According to a new study, ice-spewing volcanoes on the dwarf planet Ceres generate enough ice to fill a cinema. These calculations and conclusions were derived in a new study conducted at the University of Arizona.
The study published in Nature Astronomy was led by UA planetary scientist Michael Sori, who has been studying the dwarf planet’s 4.5-billion-year life. The study marks the first time the rate of cryovolcanic activity has been determined based on observations. The calculations also shed light on why the dwarf planet Ceres doesn’t have any mountains.
NASA’s Dawn spacecraft discovered Ceres in 2015. The volcano Ahuna Mons rises in solitude on the planet’s surface. The volcano is still young in terms of geology, even though scientists believe it is no more than 200 million years old. That said, even though it’s inactive at the moment, it was in the past.
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In a paper published last year, scientists theorized that there could be older volcanoes on the dwarf planet, but that the natural process known as viscous relaxation made the other volcanoes disappear.
“Rocks don’t do that under normal temperatures and timescales, but ice does,” Sori said in a statement.
Since Ceres is made of rock and ice, Sori and his team suggested that various rock and ice formations from it are flowing or tectonically moving under their own weight, which is how glaciers move on Earth. The compositions and temperatures of those formations impact how fast they relax and blend into the landscape. If there is more ice in the formation of the dwarf planet, the flow is faster. If temperature is lower, the flow is slower.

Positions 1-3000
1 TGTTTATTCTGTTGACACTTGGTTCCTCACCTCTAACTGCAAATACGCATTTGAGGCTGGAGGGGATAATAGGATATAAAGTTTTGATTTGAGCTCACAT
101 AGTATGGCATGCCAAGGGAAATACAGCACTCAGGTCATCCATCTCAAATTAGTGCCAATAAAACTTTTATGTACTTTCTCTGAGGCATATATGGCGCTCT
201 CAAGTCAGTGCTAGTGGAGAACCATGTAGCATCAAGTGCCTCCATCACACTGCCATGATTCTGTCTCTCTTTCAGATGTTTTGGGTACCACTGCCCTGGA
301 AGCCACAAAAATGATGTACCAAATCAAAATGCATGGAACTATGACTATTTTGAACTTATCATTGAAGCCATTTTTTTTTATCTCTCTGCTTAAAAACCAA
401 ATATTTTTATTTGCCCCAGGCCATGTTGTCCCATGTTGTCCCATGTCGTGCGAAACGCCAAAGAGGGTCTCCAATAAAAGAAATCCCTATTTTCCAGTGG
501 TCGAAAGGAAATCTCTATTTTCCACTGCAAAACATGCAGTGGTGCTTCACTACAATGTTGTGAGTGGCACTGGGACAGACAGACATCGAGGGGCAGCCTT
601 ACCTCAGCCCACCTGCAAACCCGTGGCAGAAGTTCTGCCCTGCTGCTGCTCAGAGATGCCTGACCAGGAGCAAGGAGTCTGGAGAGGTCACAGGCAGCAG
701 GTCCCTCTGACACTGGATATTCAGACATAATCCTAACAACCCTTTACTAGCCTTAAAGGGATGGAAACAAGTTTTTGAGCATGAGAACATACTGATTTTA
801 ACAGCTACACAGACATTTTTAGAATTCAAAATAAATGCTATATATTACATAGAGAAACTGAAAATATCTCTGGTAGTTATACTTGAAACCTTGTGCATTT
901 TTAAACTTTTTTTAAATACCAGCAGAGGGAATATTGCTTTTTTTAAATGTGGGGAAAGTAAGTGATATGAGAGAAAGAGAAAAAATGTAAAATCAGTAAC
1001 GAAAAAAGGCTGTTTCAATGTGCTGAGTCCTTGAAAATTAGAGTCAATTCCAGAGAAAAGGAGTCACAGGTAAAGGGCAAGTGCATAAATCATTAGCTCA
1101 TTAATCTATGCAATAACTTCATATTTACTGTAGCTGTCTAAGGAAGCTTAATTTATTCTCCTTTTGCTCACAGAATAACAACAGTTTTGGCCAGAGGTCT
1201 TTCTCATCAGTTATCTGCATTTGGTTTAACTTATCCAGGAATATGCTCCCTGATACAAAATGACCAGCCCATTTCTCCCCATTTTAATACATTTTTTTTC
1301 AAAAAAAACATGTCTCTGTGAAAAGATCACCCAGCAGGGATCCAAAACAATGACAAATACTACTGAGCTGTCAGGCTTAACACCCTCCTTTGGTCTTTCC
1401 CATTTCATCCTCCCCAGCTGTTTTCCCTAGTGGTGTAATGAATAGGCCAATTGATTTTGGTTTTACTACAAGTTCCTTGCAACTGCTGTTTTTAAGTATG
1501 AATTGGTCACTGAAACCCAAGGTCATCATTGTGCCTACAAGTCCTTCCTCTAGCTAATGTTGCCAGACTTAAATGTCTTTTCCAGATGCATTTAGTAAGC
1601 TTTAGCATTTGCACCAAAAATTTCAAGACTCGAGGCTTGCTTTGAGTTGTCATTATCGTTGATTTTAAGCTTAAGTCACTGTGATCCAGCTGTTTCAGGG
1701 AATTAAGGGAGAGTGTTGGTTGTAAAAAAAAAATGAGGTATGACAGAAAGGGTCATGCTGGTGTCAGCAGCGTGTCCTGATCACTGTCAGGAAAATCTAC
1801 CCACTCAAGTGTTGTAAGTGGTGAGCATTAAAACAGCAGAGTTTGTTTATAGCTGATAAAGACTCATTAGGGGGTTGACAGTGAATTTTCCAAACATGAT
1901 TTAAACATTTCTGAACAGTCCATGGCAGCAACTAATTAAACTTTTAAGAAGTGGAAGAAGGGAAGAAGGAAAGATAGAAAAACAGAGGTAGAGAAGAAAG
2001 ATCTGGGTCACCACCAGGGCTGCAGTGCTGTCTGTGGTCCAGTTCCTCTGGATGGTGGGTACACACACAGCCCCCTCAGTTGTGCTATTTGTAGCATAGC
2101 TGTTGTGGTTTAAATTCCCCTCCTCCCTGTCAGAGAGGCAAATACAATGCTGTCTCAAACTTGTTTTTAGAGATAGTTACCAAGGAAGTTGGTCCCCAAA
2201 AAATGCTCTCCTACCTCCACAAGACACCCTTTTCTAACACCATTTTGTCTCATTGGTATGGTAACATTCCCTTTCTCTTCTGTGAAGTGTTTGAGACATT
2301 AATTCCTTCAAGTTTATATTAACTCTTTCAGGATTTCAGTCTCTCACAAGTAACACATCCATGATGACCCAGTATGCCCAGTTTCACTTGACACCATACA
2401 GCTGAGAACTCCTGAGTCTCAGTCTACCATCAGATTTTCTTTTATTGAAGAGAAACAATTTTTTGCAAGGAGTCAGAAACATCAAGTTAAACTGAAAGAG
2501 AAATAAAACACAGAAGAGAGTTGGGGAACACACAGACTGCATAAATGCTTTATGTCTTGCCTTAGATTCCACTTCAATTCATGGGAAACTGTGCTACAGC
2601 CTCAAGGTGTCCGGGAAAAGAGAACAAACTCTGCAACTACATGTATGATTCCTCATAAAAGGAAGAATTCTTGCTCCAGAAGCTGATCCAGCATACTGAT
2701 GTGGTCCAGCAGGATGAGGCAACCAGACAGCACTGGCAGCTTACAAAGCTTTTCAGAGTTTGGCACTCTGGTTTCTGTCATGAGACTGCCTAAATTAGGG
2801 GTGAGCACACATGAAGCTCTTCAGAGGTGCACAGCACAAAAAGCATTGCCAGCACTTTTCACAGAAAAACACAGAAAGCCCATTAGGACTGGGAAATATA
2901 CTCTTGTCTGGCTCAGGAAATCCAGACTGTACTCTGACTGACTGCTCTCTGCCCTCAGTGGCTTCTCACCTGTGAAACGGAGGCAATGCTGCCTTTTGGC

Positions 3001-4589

Ceres is never warmer than about 30 degrees Fahrenheit, although the temperature across its surface often varies.
“Ceres’ poles are cold enough that if you start with a mountain of ice, it doesn’t relax,” Sori said. “But the equator is warm enough that a mountain of ice might relax over geological timescales.”
After analyzing computer simulations, the team found that their theory about ice-spewing volcanoes is viable. The model cryovolcanoes at the poles of the dwarf planet were frozen in pace, while at the its other latitude, model volcanoes began growing, although they became shorter, wider and more rounded as time passed.
Scientists wanted to prove their simulations showing ice-spewing volcanoes on the dwarf planet Ceres were realistic, so they made topographic observations from the Dawn spacecraft, which has been orbiting Ceres since 2015. The team wanted to find land that was compatible with the one of their computer models.
“The really exciting part that made us think this might be real is that we found only one mountain at the pole,” Sori said.
Even though the polar mountain is old and damaged from impacts, it has the same shape as Ahuna Mons. Interestingly, it’s five times wider than its height, with an aspect ratio of 0.2.
“We found that one volcano forms every 50 million years,” Sori said.